New Zealand’s ministry of commerce and consumer affairs have warned the country leaders against keeping a slow approach on cryptocurrencies. In a recent development, minister Andrew Bayly has asked the Australian government to finalise its stance on crypto before it’s too late. This is the time that the crypto sector is just setting its roots in friendly countries and ushering job as well as business opportunities there. In places like the UK, the UAE, the US, South Korea, and India, the Web3 sector is being rapidly adopted.

Bayly, the minister of commerce and consumer affairs in New Zealand has expressed concerns that the country’s ‘wait and see’ approach is snubbing its growth in the sectors of fintech, gaming, blockchain, and more.

In 2021, the Cabinet Legislation Committee had launched a crypto inquiry initiative. Citing findings from which, Bayly is suggesting the government to become more pro-active in its approach towards crypto.

“The cryptocurrency inquiry centres are of the view that New Zealand should take a more proactive and innovation-friendly approach to digital assets and blockchain (including cryptocurrencies). I therefore consider that the Government’s approach to digital assets should support industry development, whilst continuing to consider appropriate policy to manage these risks,” Bayly noted in a published coversheet. 

In 2022, data from the Financial Markets Authority (FMA) had said roughly 10 percent of New Zealand citizens, about 324,000 people, reportedly owned crypto assets. The stats showing how many people in New Zealand hold cryptocurrency has not officially been updated by the country since December 2022, it seems.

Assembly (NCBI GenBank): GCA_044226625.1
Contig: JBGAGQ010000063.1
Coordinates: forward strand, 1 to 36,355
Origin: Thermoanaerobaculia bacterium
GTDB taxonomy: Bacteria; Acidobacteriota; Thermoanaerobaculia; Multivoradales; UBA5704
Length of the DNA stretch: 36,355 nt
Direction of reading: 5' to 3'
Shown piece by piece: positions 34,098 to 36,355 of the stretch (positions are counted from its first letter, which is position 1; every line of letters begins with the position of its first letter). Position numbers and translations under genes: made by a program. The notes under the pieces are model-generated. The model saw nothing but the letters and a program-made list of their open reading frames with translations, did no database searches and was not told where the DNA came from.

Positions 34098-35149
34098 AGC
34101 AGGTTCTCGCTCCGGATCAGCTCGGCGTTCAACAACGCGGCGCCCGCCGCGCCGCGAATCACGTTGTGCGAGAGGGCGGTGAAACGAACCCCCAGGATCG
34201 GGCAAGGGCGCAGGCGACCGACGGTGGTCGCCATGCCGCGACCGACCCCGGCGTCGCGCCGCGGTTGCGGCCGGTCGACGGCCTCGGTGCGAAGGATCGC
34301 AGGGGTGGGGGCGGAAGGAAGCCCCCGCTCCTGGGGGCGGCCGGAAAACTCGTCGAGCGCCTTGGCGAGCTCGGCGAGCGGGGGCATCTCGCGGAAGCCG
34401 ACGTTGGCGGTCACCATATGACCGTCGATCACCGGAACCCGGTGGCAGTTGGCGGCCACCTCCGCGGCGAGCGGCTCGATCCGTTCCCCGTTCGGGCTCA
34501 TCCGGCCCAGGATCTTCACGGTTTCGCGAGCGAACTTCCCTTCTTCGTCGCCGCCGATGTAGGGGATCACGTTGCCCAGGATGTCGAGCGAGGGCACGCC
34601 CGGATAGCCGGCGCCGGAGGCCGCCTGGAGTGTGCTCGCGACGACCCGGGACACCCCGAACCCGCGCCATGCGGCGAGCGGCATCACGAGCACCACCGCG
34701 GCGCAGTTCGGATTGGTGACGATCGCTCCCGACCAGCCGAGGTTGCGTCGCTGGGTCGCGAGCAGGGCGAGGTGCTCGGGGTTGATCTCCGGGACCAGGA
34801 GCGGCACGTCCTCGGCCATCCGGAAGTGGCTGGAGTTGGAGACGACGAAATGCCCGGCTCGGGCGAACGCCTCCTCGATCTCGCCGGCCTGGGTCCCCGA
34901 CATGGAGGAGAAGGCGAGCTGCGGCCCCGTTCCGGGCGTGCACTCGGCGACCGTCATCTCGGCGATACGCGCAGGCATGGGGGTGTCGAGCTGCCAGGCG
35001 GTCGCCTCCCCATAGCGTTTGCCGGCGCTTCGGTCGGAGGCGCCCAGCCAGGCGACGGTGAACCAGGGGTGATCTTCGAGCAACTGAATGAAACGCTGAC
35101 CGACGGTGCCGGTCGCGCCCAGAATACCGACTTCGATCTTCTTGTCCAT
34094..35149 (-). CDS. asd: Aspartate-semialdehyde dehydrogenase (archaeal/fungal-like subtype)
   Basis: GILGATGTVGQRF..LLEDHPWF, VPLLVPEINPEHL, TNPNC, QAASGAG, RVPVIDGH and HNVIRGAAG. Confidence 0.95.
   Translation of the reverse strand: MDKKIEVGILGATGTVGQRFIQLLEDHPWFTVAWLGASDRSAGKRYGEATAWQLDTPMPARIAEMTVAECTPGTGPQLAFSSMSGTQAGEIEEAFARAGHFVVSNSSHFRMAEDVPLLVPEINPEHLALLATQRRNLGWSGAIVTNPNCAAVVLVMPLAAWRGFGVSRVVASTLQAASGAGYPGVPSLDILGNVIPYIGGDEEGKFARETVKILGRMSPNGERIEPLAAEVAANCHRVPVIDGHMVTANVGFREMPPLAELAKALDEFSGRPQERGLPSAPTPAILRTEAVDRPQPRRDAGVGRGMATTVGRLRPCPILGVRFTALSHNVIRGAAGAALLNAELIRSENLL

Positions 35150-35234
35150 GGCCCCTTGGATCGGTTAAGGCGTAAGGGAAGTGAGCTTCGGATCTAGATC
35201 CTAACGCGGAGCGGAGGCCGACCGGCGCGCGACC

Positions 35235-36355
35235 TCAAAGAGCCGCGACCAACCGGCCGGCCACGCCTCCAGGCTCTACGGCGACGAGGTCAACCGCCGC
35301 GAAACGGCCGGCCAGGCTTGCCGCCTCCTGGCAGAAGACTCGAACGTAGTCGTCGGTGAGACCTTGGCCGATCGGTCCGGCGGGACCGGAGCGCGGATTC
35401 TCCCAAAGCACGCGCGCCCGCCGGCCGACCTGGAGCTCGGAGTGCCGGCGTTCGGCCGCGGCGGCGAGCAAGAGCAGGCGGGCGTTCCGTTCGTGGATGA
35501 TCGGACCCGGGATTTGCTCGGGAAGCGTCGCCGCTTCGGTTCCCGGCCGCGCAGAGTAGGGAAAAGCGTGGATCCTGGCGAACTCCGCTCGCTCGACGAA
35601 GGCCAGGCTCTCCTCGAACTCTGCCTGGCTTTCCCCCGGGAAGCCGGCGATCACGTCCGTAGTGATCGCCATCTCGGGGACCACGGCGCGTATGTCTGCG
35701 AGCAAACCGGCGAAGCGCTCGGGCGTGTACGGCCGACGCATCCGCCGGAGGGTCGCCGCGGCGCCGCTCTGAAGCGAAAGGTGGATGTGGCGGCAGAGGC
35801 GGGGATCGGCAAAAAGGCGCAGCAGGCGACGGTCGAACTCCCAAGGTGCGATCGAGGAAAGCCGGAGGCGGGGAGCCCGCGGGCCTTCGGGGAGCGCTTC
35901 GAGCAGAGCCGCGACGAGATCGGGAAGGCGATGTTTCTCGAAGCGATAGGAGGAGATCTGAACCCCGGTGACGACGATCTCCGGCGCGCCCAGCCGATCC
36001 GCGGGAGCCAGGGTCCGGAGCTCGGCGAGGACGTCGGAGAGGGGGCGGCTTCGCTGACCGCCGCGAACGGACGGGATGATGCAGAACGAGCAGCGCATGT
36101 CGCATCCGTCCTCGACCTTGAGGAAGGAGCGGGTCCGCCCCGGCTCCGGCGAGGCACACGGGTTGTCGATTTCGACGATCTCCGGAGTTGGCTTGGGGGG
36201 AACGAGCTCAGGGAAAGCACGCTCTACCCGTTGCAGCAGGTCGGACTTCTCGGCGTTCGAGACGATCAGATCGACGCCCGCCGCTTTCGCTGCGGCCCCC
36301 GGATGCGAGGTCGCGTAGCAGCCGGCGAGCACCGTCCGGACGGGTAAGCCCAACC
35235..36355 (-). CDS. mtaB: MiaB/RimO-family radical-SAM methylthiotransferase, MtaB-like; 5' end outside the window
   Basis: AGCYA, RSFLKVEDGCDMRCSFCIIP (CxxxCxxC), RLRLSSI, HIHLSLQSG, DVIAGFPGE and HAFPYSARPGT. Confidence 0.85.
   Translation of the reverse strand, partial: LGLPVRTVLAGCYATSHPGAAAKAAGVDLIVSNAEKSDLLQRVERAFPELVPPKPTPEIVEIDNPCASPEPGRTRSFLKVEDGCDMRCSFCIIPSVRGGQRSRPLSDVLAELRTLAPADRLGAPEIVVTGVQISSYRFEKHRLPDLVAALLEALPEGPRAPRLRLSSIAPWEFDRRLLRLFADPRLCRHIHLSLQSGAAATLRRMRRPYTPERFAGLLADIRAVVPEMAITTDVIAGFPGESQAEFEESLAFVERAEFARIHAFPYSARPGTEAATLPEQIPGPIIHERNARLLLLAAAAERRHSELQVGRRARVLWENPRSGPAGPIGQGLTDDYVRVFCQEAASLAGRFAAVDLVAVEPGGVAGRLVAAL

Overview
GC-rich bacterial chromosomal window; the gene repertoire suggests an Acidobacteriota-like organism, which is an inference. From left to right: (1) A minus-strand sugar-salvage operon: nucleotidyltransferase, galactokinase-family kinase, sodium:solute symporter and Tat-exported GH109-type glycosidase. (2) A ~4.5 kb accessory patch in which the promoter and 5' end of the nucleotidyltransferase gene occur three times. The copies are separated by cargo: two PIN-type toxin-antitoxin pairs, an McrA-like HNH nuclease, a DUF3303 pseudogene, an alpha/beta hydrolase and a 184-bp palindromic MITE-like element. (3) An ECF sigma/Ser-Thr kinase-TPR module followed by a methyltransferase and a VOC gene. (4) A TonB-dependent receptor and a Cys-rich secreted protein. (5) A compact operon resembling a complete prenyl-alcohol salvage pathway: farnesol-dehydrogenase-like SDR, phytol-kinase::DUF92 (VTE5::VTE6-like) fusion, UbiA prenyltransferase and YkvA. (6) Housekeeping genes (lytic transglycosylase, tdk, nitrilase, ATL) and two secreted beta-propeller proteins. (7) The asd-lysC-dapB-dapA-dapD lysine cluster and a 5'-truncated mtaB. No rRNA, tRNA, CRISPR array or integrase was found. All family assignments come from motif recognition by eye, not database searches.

The country has not set in place any legal rules to oversee or regulate the crypto sector either. Not only does this keep the country’s crypto sector open for exploitation by miscreants, but also leaves the sector open to facilitate unlawful activities like money laundering and terror financing.

“The Committee launched the Scams Inquiry in 2022 following several high profile cases of digital and online scams which led to victims losing millions of dollars. The Committee was concerned about the impact these scams have on victims’ lives and wanted to understand how banking processes in New Zealand could better protect consumers,” Bayly’s coversheet added.

Overall, the minister has urged the government of New Zealand to take a pro-active approach towards exploring digital assets and blockchain. In addition, the country has also been advised to facilitate more public debate and to prompt further consideration and work by the government to ensure New Zealand is well placed to adapt to the opportunities, challenges, and risks associated with digital assets.

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